At a local level, stationary fuel cells are used as part of uninterruptible power supply (UPS) systems, where continuous uptime is critical. Both hospitals and data centers are increasingly looking to hydrogen to meet their uninterruptible power supply needs. Recently, Microsoft made headlines with a successful test of its new hydrogen backup generators, running one data center’s servers on nothing but hydrogen for two days.

8.      Mobile Power Generation

Hydrogen offers versatile options for mobile power generation. In fact, some of the earliest hydrogen fuel cells were developed by NASA to provide electricity for rockets and shuttles in space.

9.      Unmanned Arial Vehicles (UAVs)

From package delivery to search and rescue operations, many new applications of UAVs (i.e. drones) are significantly limited by the power and range provided by traditional batteries. Both military and private industry plan to overcome these challenges with hydrogen fuel cells that boast up to three times the range of battery-based systems. Fuel cells also have a higher energy to mass ratio and can be refueled in a few minutes.

10.  Boats and Submarines

Hydrogen fuel cells have found their way into a number of marine applications. Some boats like the Energy Observer even use onboard solar panels and wind turbines to generate their own hydrogen for a fuel cell system. For military stealth submarines like the German Type 212, hydrogen fuel cells offer an alternative to nuclear power with long range, silent cruising, and low exhaust heat.

Toyota and Hino are currently developing a series of hydrogen fuel cell electric trucks. Image courtesy of Toyota.

Safety Challenges Posed by Hydrogen Fuel Cell Systems

Before hydrogen can see widespread adoption as an alternative fuel, hydrogen must overcome several key obstacles to adoption.

  • Extreme conditions: Hydrogen has a relatively low energy density, meaning that it must be stored in large quantities for any practical application as a fuel. To compensate, modern transportation applications are pushing the limits of technology with higher pressures and extreme cryogenic temperatures.
  • Public perception: Notable incidents like the Hindenburg (although hydrogen was not actually the major contributor of the incident) have left their mark on the industry. Although today’s hydrogen applications are very different, industry will have to work diligently to correct public perception and update many local regulations that limit the use of hydrogen.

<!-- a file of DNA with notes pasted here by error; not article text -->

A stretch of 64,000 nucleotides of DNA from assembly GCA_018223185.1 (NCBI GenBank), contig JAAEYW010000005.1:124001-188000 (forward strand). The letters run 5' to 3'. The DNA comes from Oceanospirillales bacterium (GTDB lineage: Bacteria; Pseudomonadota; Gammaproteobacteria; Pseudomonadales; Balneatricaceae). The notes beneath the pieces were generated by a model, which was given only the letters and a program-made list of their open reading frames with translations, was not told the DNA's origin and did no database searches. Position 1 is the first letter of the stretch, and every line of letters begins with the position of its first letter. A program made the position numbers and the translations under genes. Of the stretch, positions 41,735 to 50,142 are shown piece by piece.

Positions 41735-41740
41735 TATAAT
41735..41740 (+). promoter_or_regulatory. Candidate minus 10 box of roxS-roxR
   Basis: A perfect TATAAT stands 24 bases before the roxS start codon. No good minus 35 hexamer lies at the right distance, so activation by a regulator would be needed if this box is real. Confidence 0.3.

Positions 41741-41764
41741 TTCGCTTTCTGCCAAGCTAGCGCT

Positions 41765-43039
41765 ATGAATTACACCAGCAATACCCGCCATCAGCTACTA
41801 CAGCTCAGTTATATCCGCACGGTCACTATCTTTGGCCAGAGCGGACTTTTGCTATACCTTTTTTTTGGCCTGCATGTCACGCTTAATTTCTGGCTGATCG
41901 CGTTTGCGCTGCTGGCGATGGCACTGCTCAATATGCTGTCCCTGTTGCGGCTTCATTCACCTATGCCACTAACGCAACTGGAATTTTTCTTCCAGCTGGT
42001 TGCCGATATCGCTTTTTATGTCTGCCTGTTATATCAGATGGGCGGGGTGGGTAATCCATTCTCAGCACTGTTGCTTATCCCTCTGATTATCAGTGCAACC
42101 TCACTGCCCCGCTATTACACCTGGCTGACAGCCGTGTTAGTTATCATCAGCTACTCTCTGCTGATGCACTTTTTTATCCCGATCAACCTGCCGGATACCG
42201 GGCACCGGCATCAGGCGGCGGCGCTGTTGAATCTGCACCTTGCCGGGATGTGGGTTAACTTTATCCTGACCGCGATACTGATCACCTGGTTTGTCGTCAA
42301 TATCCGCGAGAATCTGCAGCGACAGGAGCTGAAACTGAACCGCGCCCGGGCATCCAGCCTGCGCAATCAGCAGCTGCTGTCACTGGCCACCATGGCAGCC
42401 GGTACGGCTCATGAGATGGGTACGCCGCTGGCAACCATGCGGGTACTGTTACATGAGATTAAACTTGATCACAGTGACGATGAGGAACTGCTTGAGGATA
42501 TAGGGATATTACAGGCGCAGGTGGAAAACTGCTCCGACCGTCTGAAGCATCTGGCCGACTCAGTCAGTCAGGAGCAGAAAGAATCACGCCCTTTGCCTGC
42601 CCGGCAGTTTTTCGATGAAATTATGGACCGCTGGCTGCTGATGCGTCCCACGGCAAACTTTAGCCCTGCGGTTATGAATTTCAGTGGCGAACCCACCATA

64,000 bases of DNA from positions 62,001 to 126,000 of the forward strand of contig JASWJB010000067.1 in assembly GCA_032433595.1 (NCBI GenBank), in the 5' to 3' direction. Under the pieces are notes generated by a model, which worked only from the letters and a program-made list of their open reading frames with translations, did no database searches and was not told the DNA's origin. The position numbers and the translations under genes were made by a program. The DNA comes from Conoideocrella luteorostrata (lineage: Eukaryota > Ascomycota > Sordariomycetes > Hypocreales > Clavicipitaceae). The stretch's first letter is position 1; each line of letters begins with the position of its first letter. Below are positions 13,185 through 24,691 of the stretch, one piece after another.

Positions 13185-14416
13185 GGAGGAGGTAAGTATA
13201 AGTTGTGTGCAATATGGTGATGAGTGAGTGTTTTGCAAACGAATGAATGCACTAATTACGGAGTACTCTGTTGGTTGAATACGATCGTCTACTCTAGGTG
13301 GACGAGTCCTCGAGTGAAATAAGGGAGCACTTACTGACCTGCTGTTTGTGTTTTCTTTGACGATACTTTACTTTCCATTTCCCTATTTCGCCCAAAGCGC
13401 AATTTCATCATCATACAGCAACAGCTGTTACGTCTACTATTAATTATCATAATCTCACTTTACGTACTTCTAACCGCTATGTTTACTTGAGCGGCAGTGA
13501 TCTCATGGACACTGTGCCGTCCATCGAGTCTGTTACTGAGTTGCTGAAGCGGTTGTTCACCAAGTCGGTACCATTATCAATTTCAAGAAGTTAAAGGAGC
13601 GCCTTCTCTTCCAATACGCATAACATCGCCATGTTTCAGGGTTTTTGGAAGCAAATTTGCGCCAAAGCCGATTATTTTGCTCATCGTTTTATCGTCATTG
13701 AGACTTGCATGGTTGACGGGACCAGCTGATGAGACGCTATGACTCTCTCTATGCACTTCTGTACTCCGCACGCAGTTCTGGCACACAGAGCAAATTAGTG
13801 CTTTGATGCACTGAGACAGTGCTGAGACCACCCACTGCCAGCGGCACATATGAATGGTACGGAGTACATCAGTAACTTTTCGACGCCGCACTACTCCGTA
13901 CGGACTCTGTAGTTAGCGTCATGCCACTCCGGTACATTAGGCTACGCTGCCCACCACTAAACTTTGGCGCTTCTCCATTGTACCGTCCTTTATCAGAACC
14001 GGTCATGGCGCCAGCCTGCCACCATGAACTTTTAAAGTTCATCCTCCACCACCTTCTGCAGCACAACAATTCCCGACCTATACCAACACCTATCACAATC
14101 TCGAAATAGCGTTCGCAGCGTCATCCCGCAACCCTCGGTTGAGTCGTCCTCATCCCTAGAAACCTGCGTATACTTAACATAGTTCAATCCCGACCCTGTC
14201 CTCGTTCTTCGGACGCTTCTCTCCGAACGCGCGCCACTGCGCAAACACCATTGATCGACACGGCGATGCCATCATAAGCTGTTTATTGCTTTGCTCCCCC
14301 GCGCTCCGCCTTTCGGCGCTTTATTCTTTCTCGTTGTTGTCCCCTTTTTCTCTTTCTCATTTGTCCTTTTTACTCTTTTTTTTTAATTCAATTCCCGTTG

• Infrastructure: Cities, highways, airports and more will require significant infrastructure changes to accommodate hydrogen storage, transportation and refueling. Handling of hydrogen on such a large scale represents logistical challenges and fire/explosion hazards.

A rendering of hydrogen fuel cell powered train slated for use in the UK as early as 2022. Image courtesy of Alsom.

WHA Supports Hydrogen Fuel Cell Technology

For decades, WHA has worked with industry to overcome the safety challenges associated with hydrogen. Our scientists and engineers are intimately familiar with the unique risks of hydrogen, having been involved in the creation of multiple global standards.

Many of WHA’s founding engineers began their careers at NASA, and WHA Principal Chemist, Dr. Harold Beeson served on the team that developed the NASA Standard for Hydrogen and Hydrogen Systems. This guide was later adapted into the AIAA Guide to Safety of Hydrogen and Hydrogen Systems.

WHA Mechanical and Forensic Engineer, Dr. Dani Murphy, also brings a wealth of experience from NREL (National Renewable Energy Laboratory) where she was involved in research for hydrogen fuel cells and infrastructure, including filing station design and safety.

We have partnered with both government and private organizations to provide failure analysis, hazard analysis and design support, custom testing, and technical training for hydrogen.

As the hydrogen economy grows, so do the risks. WHA is proud to stand with industry partners to help ensure a safer, cleaner future for everyone.

We simplify hydrogen safety.

Contact us today to learn more about failure analysis, hazard analysis, technical training, and other safety services available from WHA.

Contact Us